From Samuel Stanhope Smith
Hampden-Sidney Septr. 15th. 1778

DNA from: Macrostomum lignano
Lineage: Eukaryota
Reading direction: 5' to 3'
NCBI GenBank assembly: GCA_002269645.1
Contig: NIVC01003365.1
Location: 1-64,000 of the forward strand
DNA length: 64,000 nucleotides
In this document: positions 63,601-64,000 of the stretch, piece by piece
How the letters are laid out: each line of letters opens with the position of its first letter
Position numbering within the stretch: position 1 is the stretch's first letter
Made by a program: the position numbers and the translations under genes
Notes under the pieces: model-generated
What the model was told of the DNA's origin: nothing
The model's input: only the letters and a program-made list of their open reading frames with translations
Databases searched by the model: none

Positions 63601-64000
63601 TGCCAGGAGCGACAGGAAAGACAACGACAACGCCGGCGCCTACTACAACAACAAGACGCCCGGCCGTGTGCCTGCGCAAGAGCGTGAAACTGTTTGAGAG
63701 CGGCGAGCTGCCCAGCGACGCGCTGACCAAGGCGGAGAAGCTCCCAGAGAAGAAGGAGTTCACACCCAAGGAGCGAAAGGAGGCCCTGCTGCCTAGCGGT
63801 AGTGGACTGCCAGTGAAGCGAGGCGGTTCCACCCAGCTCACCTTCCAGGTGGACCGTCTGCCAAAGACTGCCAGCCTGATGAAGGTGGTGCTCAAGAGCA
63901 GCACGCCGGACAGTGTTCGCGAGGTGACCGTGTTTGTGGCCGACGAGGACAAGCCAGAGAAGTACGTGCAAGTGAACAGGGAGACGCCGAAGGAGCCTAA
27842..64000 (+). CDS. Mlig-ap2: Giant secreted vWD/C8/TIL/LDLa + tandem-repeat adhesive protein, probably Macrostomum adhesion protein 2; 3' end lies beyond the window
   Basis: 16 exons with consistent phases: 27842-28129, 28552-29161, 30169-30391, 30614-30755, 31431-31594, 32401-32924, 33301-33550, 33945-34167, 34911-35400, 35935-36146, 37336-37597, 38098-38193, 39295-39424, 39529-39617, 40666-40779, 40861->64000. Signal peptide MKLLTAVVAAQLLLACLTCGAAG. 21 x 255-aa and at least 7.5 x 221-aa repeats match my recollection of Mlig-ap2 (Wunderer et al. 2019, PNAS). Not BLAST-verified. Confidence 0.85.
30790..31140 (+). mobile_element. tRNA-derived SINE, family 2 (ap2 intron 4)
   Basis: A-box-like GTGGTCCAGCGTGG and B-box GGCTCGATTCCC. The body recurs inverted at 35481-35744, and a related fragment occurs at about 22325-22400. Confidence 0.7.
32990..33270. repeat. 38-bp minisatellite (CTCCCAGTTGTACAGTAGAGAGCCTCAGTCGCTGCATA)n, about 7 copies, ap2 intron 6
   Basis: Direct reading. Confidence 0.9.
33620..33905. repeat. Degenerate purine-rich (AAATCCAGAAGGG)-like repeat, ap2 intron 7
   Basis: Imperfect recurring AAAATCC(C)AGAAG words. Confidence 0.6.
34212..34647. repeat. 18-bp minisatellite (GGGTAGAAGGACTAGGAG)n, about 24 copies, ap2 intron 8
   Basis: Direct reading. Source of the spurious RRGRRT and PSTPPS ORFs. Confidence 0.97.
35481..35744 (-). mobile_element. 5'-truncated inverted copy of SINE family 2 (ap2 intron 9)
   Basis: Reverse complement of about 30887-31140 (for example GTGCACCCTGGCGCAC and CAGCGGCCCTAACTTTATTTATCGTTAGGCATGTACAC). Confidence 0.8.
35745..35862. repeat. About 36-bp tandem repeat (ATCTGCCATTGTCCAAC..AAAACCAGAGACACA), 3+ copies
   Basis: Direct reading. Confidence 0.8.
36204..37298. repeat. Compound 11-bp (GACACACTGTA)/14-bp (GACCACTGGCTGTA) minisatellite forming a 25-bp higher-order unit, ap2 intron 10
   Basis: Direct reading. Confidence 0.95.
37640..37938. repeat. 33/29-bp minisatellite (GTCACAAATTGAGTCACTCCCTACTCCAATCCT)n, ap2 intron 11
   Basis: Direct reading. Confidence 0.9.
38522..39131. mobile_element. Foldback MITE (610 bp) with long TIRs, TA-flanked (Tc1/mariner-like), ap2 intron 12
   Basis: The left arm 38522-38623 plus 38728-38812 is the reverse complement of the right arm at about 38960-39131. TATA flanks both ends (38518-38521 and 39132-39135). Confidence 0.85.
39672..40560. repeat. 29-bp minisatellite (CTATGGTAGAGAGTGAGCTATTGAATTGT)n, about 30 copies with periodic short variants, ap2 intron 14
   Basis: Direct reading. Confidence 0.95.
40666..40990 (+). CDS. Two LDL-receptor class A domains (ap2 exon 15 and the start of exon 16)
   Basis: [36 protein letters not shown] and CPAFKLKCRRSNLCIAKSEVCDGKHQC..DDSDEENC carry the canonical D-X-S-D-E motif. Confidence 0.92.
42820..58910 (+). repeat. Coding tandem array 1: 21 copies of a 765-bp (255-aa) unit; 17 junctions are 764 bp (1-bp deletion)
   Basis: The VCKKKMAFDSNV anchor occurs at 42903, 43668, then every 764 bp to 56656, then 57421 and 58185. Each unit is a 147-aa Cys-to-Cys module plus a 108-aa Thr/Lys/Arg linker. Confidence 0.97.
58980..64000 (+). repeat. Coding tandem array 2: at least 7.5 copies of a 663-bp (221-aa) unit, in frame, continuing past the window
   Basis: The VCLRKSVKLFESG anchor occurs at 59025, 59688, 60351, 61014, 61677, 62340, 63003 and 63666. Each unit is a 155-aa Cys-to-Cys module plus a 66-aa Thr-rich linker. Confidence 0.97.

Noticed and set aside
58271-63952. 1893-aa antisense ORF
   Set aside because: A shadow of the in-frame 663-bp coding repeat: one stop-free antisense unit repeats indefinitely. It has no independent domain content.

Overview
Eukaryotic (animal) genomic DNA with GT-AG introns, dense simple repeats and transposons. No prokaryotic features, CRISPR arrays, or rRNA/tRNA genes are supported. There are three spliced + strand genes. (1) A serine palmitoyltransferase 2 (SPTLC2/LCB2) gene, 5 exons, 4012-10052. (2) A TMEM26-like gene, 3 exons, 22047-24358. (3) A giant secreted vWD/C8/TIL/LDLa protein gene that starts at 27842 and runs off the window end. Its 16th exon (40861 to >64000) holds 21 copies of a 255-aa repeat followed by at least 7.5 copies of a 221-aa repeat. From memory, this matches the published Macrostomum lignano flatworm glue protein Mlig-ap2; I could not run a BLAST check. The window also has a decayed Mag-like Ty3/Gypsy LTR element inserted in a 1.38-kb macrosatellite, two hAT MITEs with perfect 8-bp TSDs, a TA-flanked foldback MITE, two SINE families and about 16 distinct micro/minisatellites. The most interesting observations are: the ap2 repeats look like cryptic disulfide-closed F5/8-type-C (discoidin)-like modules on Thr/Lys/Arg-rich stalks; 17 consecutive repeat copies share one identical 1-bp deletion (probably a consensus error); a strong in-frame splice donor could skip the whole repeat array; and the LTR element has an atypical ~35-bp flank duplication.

I have read over your theoretical objections against the doctrine of moral liberty; for practically you seem to be one of its disciples.1 I remember the manner in which you have formerly expressed yourself upon that intricate subject. And indeed they express the difficulties that occured to me in attempting to resolve it. I reasoned without hopes that the solution I have given it is at least as clear, & as free from material defects as any I had seen, otherwise I should not have submitted it to your discernment. It was with a view to avoid the objections with which you press me, that I made a distinction betwixt desire, & volition; & supposed that the latter solely regards our actions, & not merely the objects themselves that excite desires the immediate motives of volition. I conceive it to be a faulty mode of expression to say that the will determines itself. The will is only a faculty of the soul. Its self determinations would be indeed blind & undistinguishing. But perhaps the same objection does not lie against the mind determining her own volitions, after fair examination of the different motives that allure her. She will in that case chuse & act in a manner the most agreable to herself: & yet she has power to suspend her choice still longer, & consider more attentively the motives before her: she has even the power by intense application, by pursuing a certain train of ideas with frequency, by leaving out some branches in the train & cultivating others, to render an object originally less agreable, at length the most pleasing. This seems to be a happy mechanism of nature to make neither good nor evil necessary, by puting it in our power to cultivate the virtuous in opposition to the vicious motive. I am aware of the question that presses this part of the theory. What determines her to suspend her immediate volition, or to push the inquiry & comparison among her motives any farther? I have endeavoured to answer it in my dissertation, by finding certain habitual motives of duty, & self-interest, whose perpetual presence in the mind appears to be designed by nature to guard her from the danger to which she would be exposed from the force of other motives without this seasonable check in the co[n]stitution. You will say if the sentiments of duty are more plea[s]ing than others they will have their necessary effect; otherwise, they will make but a vain opposition against their fatal antagonists. I say that these sentiments of duty, independent of any pleasure that may attend them, ca[rr]y an authority, & an interest with them that fits them to ballance any, or all other motives, unless it be in the case of inveterate habits which indeed seem to induce a species of necessity in action. When I say fits them to ballance &.c I do not mean to affirm that they have just an equal mechanical momentum, or force of attraction. I would wish rather to exclude, as far as possible, all mechanical ideas out of moral subjects. But only that they have such an influence as to prevent any necessary & irresistible effect of their antagonists. The mechanism of the idea is the objection which I make to your illustration of a motive deficient by ⅓ of the force necessary to produce an action—which then would not be commensurate to the effect, & would require some supplement to make up the deficiency. It appears to me impossible that there should be such deficiency of motion in the proportion of ⅓ or any other quantity. Every motive is an adequate occasion, I would rather say than cause, of volition. For suppose there is one motive possessed of its full power, without any defect. This would be an adequate cause in the mechanical phrase; but then suppose it to be opposed by a thousand others of equal force; then if the first were only possessed of a power adequate to the effect, before the others interposed their influence; all being mutually opposed by all would produce an utter incapacity in the will to move. And if pursuing this hypothesis we suppose each of the others somewhat less in power than the first, then they would diminish a proportionable part of its influence; being but barely sufficient in the beginning, otherwise there would be no room to suppose a deficiency of ⅓, it would be incapable to produce any effect; contrary to experience where we hourly percei[ve] volitions to arise in the midst of a thousand contending motives. From whence I conclude that there is no deficiency of mot[ive] in any common case; but every motive may be a sufficient occasion of action. Occasion I call it because to me the influen[ce] of motives appears to consist rather in rousing & disposing the mind for action than in any absolute causality, to use an extremely metaphisic[al] term, which they enjoy. Human nature is a compages2 of sen[ses?], passions, &c. besides the power of understanding & reason whose business is to compare together their impressions and emotions, & to determine betwixt them. The former affected by their proper objects produce sensations either pleasing or painful, which raising desire of some species become the motives of action. By a crowd of these we are constantly solicited; the understanding as it were situated in the midst of a large prospect, from whence it has a commanding view of a great extent & all the motives comprehended within it, perceives that happiness may flow to her from many different quarters (I omit on purpose the consideration of the motives that may be derived from pain). It is impossible to grasp every pleasure that occurs to the imagination at the same time. And yet if all motives enjoyed an absolutely necessary causal influence, we should unavoidably endeavour to reach them all at once; or remain fixed & immovable in the midst of their contrary attractions. But since the understanding contemplates them without any such constraint following, we must be possessed of some innate vigour & force of soul, to fix the choice upon one, & to pass another by after having passed a judgment upon this previous contemplation. To preserve the liberty of these elections one happy expedient of nature is the consciousness that no single object or class of objects is absolutely, & alone necessary for our happiness. A thousand others may serve the purpose equally well. Or if they are less pleasing at first, we know that by turning our attention to them, habit will supply the place of original nature. This habitual recollection often prevents the violence with which the mind would be apt to rush towards a particular end, & seems not a little favourable to the exercise of our moral freedom. This sentiment derives the greater probability from the common observation that habit induces a species of necessity; for this reason perhaps, that the habitual indulgence of one appetite &c gives it such strength, & so turns the attention of the mind from every other object, that she comes at length to regard it as almost her only happiness. How that innate vigour & force of soul is exerted in determining her elections I confess I cannot explain. Yet is not this3 any valid objection against the truth. It is no more than occurs in every speculative subject. It is at least as easy to explain as the necessary force of motives upon a mind conscious of her own liberty. In every common phenomenon of nature we must be contented with some inexplicable circumstance. It is well if we can investigate the general process & economy of nature. Can we explain how the colour of green is formed? can we even explain what green is, unless by appealing to a common sensation of mankind? Altho we are not able to explain the idea of moral liberty, & that innate energy of mind that is involved in it, so as to be exempt from all questioning & doubt, yet we have as clear a sentiment of nature to appeal to, as in the case of colour.4